Episode 118: The Tick Terminator with Brian Anderson

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Tick bite season is about to start both in Europe and in the US. Since we haven’t spoken about this important subject for quite a while (we discussed ticks and Lyme disease back in 2019 in episode 55), I thought it was high time to talk about ticks and tick bite prevention once again.

Our guest, Brian Anderson, is a Lyme disease prevention specialist, top speaker and educator who is known as The Tick Terminator. We had a fun and educational conversation about ticks, tick bite prevention, and Lyme disease. And yes, it turns out you can have a fun conversation about those subjects! During our chat, we share our first-hand experiences with ticks and proven methods to protect yourself from tick bites. I also ask Brian all the important “what-ifs” and “how-tos” that any outdoor worker or enthusiast, or hunter and camper wants answered.

After listening to this episode you should check Brian’s website where you can find a huge library of articles, videos, tick prevention guides, product recommendations and more.

Episode 117: Commercial Fishing in Alaska with Sena and Rich Wheeler

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This week we continue with our Alaskan theme by taking a closer look at commercial fishing practices, fisheries management and the life of fishermen in Alaska. So, today I talk with Sena and Rich Wheeler, a third-generation fishing family. Sena and Rich run a family business, Sena Sea, whose goal is to consistently deliver premium quality seafood. They also operate a fisherman-owned custom processing facility to ensure that they have complete control of the entire process, from the sea to the client’s doors. The Wheelers see fishermen as custodians of the pristine waters of Alaska and they make sure that their seafood is produced in the most sustainable and ethical way possible.

In the first part of this podcast, we discussed in detail fisheries management practices in Alaska. We also delved into the subject of human-wildlife conflict, a very interesting segment, not only because of the differences but also because of the similarities to the situation in our neck of the woods. In the second part, we discussed fish handling techniques and how to ensure that the fish you catch (I’m looking at you recreational anglers) is of the best quality and taste possible. It’s a fascinating episode that will give you a look at how some familiar issues are dealt with in another part of the world.

Episode 116: Subsistence Living in Alaska with Zephyr Sincerny

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Alaska is considered by many to be the last frontier. One of the few remaining places where true pristine wilderness still exists. Without a doubt, this largest state in the United States is a fantastic place for outdoorsmen or anyone who wants to live close to nature and away from the crowds. This is because, although Alaska is huge, it has a tiny population located in just a few urban areas.

As you can imagine, hunting and fishing are in the blood of most Alaskans and ready access to the abundant and well managed natural resources makes it a perfect place for subsistence living. I’m using this term as defined in Alaska state law as the non-commercial, customary and traditional uses of fish and wildlife.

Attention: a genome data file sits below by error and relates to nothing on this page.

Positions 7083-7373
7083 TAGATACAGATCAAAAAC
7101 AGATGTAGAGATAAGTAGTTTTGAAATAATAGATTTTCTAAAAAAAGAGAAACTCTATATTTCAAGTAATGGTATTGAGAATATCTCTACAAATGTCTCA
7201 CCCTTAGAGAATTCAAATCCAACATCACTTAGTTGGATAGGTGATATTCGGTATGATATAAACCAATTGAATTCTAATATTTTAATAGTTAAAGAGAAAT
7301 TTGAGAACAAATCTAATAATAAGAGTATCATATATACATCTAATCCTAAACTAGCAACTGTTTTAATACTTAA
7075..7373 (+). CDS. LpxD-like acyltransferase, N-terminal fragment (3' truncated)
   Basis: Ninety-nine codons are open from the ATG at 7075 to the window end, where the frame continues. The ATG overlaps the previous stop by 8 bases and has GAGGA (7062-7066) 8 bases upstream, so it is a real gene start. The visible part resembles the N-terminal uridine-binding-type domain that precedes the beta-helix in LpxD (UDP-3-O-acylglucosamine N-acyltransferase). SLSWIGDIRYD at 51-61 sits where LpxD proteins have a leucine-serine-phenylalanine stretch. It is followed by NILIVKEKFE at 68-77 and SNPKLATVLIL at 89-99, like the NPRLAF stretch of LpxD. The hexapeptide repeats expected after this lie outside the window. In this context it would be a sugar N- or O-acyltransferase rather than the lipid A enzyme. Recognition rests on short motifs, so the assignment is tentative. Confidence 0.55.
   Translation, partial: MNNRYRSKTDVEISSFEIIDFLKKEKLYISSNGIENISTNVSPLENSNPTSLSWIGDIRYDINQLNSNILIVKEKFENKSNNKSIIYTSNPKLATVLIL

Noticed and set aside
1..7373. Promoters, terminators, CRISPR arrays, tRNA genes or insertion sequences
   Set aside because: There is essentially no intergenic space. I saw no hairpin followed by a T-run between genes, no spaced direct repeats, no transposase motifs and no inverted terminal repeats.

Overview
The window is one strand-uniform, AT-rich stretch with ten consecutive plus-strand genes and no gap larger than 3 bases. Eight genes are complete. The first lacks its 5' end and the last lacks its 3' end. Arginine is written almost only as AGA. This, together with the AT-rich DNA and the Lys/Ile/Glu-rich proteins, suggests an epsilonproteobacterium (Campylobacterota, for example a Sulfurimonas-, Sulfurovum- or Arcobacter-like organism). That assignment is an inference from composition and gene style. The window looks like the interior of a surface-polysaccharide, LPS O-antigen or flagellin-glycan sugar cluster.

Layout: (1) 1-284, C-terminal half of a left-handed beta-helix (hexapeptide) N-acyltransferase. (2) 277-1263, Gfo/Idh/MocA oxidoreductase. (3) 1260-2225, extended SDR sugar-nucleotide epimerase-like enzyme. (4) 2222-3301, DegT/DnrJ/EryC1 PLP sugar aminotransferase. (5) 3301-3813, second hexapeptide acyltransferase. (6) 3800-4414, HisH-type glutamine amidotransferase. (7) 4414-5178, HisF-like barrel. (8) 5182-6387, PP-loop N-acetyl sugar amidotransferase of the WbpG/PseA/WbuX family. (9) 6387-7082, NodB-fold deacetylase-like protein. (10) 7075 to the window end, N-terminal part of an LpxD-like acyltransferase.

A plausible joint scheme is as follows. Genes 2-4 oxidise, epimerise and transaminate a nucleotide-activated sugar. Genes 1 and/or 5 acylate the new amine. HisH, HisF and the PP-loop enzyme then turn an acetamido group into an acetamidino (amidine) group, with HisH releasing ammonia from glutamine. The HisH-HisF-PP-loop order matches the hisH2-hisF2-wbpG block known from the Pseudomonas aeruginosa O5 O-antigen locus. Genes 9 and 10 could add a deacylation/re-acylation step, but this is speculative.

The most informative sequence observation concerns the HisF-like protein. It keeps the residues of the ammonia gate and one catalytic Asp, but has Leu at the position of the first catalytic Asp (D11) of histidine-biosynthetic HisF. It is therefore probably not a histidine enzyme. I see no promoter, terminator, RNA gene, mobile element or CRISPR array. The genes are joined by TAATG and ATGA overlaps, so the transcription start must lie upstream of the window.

To discuss this topic I’m joined today by Zephyr Sincerny who is an outdoor guide, instructor and educator with long years of experience gained while working for Outward Bound USA and NatureBridge. He spends a lot of time growing food in his garden as well as hunting and fishing.

During our conversation, we discussed how Zephyr provides food for his family, year-round without the aid of a grocery store! We also got into discussing the effects of climate change, techniques of food preparation and the ethical and spiritual aspects of bowhunting. This is one special episode and I’m sure you’ll love every minute of it!

Episode 115: Coexisting with Large Carnivores with John Linnell

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Large terrestrial carnivores, like wolves, bears and lynx, are the poster children for conservation and rewilding efforts. Also, they are usually right in the epicentre of the human-wildlife conflict which always sparks emotions. That makes it easy to use them to politicize conservation.

In many previous podcasts, our discussions about rewilding inevitably led us to talk about the issues surrounding large carnivores. But this episode is solely dedicated to our coexistence with these predators. And that’s because today’s guest is Dr John Linnell, who conducts interdisciplinary research on the interactions between humans and wildlife to mitigate conflict.

John works as a senior scientist at the Department of Terrestrial Ecology at the Norwegian Institute for Nature Research and as a professor at the Department of Forestry and Wildlife Management at the Inland Norway University of Applied Science.

Episode 114: The Implausible Rewilding with Steve Cracknell

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It’s no exaggeration to say that this was the most anticipated book of the year for me. This shouldn’t come as a surprise since, as regular listeners know, I’m keenly interested in rewilding and the conflict surrounding it. Therefore, it was my pleasure to chat with the author, Steve Cracknell, about the book, how it came to be and some particular situations portrayed in it.

In his book “The Implausible Rewilding of the Pyrenees” Steve takes the reader into the middle of the conflict surrounding the reintroduction of bears in the French Pyrenees. He travels across the Ariège in southwestern France and beyond to interview people on both sides of the conflict. The shepherds, who are suffering livestock losses, argue that bears are a threat to their way of life. The environmentalists point to the need to protect the environment.

That immensely interesting and complex story is painted against the backdrop of the beautiful mountain landscapes and culture-rich scenery of rural France. It turned out to be not only the most anticipated book but also the best I’ve read on the subject. And I haven’t even mentioned how beautiful it is, with stunning photos and high-quality paper.


The return of large predators might help to reinvigorate nature. But are wild animals like wolves and bears compatible with livestock farming? Will their arrival destroy mountain communities? Unable to decide on the issues, Steve Cracknell climbs up to the isolated summer pastures of the Pyrenees to talk with those most concerned: the shepherds. He also meets hunters and ecologists – and goes looking for bears…